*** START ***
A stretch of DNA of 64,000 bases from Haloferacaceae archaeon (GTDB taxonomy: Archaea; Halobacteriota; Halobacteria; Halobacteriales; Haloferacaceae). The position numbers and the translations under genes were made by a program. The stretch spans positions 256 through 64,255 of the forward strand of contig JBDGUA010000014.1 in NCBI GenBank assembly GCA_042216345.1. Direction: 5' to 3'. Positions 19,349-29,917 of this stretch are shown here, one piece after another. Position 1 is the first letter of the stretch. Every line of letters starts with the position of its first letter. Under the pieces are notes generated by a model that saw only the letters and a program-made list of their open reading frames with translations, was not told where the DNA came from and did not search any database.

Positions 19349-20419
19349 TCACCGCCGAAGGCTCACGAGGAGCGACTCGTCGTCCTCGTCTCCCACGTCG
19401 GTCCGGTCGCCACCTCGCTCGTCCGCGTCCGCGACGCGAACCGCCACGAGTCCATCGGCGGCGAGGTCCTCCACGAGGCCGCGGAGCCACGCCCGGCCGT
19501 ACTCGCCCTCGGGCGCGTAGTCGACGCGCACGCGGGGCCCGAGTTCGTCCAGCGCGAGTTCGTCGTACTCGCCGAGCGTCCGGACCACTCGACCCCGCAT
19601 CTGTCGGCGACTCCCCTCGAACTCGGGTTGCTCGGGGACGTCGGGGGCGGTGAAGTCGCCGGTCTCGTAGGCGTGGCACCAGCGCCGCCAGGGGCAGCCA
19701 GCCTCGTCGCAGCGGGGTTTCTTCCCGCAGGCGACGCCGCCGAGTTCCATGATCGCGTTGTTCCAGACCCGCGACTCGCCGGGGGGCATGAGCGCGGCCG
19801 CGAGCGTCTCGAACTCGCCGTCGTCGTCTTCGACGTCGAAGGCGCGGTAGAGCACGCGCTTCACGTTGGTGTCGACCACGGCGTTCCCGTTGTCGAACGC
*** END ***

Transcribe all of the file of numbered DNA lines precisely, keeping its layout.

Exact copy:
A stretch of DNA of 64,000 bases from Haloferacaceae archaeon (GTDB taxonomy: Archaea; Halobacteriota; Halobacteria; Halobacteriales; Haloferacaceae). The position numbers and the translations under genes were made by a program. The stretch spans positions 256 through 64,255 of the forward strand of contig JBDGUA010000014.1 in NCBI GenBank assembly GCA_042216345.1. Direction: 5' to 3'. Positions 19,349-29,917 of this stretch are shown here, one piece after another. Position 1 is the first letter of the stretch. Every line of letters starts with the position of its first letter. Under the pieces are notes generated by a model that saw only the letters and a program-made list of their open reading frames with translations, was not told where the DNA came from and did not search any database.

Positions 19349-20419
19349 TCACCGCCGAAGGCTCACGAGGAGCGACTCGTCGTCCTCGTCTCCCACGTCG
19401 GTCCGGTCGCCACCTCGCTCGTCCGCGTCCGCGACGCGAACCGCCACGAGTCCATCGGCGGCGAGGTCCTCCACGAGGCCGCGGAGCCACGCCCGGCCGT
19501 ACTCGCCCTCGGGCGCGTAGTCGACGCGCACGCGGGGCCCGAGTTCGTCCAGCGCGAGTTCGTCGTACTCGCCGAGCGTCCGGACCACTCGACCCCGCAT
19601 CTGTCGGCGACTCCCCTCGAACTCGGGTTGCTCGGGGACGTCGGGGGCGGTGAAGTCGCCGGTCTCGTAGGCGTGGCACCAGCGCCGCCAGGGGCAGCCA
19701 GCCTCGTCGCAGCGGGGTTTCTTCCCGCAGGCGACGCCGCCGAGTTCCATGATCGCGTTGTTCCAGACCCGCGACTCGCCGGGGGGCATGAGCGCGGCCG
19801 CGAGCGTCTCGAACTCGCCGTCGTCGTCTTCGACGTCGAAGGCGCGGTAGAGCACGCGCTTCACGTTGGTGTCGACCACGGCGTTCCCGTTGTCGAACGC